The factors you consider and how many volunteers you choose to accept are up to you and your supervisor. Having the Master Gardeners assist with clientele requests for gardening information and doing simple diagnoses of routine plant problems is a common activity. This may be the only activity you are able to supervise, given your current position description and appointment.  Or, you may have other activities in mind. Some activities may require very specific skills or interests from Master Gardener volunteers, while others may be more general.

It is important to recruit from all communities, socio-economic groups, adult ages, and ethnic groups in your area. This will provide you with a pool of potential volunteers with diverse backgrounds and interests. This diversity can be of great benefit in reaching a broader audience. Potential volunteers must have the time and be willing to volunteer in the specific jobs and locations with active or emerging OSU Extension Master Gardener projects.

One of the best ways to advertise the Master Gardener Program is through the mass media – newspaper, radio, television, and on your county’s website. An article in the local newspaper’s gardening column and announcements on TV and radio interviews can generate many applications. Poster announcements in nurseries, garden centers, farmers markets and at Extension events will also generate interest.  If your county and/or Master Gardener Program maintains a social media presence, you can use these resources to reach a broader audience of potential volunteers.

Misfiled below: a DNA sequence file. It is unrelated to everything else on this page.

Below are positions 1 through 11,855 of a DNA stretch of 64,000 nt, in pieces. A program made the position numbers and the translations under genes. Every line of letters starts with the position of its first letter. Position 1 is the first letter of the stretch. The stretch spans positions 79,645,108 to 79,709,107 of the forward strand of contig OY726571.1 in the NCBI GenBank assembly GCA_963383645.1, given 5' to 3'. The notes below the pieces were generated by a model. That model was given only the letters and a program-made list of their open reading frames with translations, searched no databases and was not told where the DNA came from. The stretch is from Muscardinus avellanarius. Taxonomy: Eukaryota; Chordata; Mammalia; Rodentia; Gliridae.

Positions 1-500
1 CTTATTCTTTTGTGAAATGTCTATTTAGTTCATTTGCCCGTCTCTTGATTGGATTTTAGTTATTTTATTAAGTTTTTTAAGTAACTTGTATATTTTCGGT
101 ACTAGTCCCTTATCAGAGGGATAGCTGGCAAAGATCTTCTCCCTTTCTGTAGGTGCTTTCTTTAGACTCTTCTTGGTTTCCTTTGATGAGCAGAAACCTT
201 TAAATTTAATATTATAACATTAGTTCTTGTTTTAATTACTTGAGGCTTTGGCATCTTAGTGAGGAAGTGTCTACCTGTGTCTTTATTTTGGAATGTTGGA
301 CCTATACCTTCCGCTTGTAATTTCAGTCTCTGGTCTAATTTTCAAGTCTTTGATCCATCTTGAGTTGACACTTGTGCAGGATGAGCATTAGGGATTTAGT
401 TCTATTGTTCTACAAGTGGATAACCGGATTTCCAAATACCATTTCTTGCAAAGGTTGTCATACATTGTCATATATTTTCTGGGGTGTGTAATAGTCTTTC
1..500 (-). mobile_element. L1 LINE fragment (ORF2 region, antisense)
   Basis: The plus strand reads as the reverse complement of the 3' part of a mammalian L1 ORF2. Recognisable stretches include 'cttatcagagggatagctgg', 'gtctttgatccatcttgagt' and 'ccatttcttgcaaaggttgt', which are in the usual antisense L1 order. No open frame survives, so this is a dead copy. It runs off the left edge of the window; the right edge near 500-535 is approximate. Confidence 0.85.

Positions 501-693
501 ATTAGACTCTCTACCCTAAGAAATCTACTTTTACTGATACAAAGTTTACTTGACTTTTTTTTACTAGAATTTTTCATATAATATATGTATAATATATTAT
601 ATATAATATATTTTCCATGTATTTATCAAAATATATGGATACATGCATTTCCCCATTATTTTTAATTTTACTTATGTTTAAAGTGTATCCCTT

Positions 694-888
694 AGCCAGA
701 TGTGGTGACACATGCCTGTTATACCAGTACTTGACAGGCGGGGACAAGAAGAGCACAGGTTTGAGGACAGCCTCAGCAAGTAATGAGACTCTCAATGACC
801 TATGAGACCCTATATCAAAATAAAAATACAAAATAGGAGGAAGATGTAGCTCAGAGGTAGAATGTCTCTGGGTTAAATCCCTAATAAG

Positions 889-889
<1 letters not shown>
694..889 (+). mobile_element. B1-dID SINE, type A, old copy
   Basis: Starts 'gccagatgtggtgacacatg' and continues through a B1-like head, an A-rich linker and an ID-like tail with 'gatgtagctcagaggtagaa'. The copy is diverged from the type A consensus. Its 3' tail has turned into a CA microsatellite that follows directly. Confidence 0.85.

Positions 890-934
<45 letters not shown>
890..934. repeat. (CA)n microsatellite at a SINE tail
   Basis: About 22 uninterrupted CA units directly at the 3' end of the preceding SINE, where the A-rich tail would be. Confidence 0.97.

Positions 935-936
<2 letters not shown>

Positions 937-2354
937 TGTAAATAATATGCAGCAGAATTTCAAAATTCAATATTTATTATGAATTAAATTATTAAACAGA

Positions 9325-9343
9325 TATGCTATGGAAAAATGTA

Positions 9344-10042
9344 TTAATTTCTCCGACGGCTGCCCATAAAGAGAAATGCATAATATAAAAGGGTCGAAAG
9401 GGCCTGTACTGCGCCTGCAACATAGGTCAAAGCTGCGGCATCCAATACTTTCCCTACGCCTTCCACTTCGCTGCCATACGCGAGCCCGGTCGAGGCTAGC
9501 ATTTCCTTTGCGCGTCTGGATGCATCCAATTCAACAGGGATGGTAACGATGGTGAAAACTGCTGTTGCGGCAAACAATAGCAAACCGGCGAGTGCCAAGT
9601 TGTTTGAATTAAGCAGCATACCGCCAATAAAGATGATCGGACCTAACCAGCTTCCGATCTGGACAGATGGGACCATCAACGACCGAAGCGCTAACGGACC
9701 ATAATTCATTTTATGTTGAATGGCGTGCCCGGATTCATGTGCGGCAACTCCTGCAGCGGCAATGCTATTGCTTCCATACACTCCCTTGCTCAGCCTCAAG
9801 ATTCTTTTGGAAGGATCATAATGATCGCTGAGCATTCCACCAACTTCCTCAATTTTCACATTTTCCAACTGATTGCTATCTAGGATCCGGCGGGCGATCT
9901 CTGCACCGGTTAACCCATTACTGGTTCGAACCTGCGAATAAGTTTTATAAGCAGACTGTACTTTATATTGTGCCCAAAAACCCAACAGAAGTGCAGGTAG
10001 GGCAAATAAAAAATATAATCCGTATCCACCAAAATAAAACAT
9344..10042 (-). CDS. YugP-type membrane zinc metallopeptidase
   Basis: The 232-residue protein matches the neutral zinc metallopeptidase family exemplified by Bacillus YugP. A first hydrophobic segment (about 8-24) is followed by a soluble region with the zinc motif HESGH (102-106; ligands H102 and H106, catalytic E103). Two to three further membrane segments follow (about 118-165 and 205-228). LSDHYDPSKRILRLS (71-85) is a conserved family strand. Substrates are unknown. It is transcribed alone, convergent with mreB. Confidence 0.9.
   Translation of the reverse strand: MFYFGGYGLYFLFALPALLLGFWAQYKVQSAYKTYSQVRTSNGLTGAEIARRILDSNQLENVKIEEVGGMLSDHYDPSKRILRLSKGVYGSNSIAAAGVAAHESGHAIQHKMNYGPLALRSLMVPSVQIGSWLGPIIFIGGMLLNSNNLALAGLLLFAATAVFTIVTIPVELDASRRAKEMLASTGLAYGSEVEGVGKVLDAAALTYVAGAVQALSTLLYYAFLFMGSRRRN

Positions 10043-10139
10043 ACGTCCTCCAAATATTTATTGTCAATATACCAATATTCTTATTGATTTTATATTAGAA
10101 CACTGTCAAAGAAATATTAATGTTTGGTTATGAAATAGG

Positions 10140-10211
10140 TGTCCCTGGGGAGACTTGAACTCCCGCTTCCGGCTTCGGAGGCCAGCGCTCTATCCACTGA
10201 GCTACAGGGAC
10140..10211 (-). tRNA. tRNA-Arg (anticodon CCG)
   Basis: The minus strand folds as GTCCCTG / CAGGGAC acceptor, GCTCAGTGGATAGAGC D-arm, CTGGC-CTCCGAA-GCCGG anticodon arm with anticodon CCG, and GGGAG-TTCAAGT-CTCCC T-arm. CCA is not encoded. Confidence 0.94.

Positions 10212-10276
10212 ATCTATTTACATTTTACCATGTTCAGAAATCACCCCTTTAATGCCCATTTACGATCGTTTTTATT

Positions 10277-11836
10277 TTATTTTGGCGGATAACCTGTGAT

Some counties hold informational meetings to introduce the Master Gardener Program to potential applicants. This serves the dual purpose of eliminating those people who are looking for gardening information but are not interested in volunteering, as well as beginning the process of orienting future Master Gardeners to the OSU Extension Service. Current Master Gardener volunteers should be invited to describe their experiences with the Program, including their time in training sessions and volunteer activities.

Supporting Resources

  • Appendix A.1: Sample news release.
  • Washington State University’s MG Program Coordinator Training:Recruiting Volunteers: http://breeze.wsu.edu/recruit/


Master Gardener™ Curriculum